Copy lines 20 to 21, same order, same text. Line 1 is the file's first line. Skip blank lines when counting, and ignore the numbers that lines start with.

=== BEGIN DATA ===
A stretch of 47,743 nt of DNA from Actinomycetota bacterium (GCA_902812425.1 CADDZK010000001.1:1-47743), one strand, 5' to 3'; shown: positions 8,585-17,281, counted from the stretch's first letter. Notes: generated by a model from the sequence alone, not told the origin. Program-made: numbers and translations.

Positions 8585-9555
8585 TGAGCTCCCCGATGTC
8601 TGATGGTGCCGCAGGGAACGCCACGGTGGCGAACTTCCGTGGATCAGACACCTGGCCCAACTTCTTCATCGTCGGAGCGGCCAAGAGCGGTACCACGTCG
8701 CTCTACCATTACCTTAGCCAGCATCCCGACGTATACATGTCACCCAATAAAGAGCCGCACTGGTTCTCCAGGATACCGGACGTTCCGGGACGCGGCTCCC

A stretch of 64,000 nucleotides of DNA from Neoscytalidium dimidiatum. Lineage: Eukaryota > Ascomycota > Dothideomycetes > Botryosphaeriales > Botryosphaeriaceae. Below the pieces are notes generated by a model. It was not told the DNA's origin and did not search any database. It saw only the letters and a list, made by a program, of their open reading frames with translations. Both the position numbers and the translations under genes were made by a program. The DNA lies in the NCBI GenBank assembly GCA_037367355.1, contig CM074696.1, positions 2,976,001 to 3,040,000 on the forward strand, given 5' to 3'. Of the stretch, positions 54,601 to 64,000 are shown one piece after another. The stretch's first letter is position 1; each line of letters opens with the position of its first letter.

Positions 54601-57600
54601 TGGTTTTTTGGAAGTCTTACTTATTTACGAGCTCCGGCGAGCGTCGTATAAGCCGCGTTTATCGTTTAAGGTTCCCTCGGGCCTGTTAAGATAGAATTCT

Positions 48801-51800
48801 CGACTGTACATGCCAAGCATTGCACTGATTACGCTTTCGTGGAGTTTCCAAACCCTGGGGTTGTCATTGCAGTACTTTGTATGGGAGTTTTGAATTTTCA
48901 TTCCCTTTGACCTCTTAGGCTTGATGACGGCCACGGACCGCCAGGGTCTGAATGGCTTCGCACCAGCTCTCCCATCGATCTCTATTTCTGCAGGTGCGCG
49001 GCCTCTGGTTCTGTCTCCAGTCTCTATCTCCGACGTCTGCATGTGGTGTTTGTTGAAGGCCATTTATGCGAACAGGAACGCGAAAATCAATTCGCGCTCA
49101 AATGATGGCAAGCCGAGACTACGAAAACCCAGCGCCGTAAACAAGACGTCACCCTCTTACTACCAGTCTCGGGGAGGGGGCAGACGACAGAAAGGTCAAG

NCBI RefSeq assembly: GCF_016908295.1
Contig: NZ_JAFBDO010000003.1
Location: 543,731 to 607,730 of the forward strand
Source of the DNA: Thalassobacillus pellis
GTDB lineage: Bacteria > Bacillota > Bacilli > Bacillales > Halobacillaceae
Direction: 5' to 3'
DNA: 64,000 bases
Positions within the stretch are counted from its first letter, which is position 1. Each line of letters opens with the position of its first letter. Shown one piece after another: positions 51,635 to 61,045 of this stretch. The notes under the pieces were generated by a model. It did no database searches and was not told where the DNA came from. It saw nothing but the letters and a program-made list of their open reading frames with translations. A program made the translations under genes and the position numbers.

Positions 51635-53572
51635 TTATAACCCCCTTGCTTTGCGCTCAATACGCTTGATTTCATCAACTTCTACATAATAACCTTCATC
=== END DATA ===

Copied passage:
DNA: 64,000 bases
Positions within the stretch are counted from its first letter, which is position 1. Each line of letters opens with the position of its first letter. Shown one piece after another: positions 51,635 to 61,045 of this stretch. The notes under the pieces were generated by a model. It did no database searches and was not told where the DNA came from. It saw nothing but the letters and a program-made list of their open reading frames with translations. A program made the translations under genes and the position numbers.